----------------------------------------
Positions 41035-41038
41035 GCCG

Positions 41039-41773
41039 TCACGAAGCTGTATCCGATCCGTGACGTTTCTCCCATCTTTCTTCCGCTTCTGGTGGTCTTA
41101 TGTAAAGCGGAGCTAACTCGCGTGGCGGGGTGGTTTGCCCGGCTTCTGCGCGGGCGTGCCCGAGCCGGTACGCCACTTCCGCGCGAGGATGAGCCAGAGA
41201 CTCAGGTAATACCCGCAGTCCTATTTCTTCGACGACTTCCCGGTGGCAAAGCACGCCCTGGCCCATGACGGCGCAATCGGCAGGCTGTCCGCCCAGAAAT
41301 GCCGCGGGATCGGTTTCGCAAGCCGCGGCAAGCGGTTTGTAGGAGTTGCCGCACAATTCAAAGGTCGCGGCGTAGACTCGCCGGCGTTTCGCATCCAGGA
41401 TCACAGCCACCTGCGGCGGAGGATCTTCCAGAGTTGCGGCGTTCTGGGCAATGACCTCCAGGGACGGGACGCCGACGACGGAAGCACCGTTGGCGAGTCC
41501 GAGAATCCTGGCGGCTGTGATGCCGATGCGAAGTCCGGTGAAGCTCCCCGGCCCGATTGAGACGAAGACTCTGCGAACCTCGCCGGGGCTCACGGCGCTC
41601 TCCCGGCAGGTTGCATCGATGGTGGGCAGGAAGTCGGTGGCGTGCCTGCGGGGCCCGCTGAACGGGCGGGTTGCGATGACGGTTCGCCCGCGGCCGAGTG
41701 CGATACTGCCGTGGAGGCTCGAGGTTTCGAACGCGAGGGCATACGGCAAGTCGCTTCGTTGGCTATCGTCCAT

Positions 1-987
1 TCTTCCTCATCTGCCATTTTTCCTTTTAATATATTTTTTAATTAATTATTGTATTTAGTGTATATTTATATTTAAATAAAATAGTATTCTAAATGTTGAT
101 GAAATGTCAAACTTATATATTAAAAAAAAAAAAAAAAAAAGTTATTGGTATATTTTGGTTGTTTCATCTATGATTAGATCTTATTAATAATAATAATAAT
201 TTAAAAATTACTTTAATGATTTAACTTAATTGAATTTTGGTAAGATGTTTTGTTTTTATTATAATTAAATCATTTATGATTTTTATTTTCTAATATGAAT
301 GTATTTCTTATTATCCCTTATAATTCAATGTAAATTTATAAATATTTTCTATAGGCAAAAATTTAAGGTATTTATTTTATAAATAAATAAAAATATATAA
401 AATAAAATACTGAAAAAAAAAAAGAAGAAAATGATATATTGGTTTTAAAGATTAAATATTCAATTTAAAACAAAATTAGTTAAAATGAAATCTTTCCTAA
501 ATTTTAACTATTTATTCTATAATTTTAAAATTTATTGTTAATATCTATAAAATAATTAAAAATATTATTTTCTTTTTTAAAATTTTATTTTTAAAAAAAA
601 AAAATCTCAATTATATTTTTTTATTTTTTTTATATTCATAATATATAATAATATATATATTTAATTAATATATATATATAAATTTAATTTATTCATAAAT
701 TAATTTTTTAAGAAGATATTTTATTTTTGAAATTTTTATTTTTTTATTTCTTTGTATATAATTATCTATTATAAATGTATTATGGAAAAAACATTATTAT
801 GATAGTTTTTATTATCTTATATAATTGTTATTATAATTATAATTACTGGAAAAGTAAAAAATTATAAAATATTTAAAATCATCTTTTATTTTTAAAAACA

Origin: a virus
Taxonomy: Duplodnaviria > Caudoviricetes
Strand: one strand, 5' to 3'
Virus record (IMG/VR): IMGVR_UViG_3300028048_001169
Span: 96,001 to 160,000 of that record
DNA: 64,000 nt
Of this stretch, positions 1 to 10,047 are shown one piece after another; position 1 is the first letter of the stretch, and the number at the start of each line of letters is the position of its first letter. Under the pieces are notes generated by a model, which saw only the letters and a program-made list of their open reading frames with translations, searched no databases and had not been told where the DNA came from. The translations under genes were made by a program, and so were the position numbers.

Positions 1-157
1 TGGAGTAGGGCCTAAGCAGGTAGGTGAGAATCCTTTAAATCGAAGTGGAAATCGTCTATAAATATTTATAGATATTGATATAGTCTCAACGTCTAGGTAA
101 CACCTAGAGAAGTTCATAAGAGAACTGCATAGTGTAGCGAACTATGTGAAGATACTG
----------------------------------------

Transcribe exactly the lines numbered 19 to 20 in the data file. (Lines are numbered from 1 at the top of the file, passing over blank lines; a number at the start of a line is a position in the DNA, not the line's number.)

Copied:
601 AAAATCTCAATTATATTTTTTTATTTTTTTTATATTCATAATATATAATAATATATATATTTAATTAATATATATATATAAATTTAATTTATTCATAAAT
701 TAATTTTTTAAGAAGATATTTTATTTTTGAAATTTTTATTTTTTTATTTCTTTGTATATAATTATCTATTATAAATGTATTATGGAAAAAACATTATTAT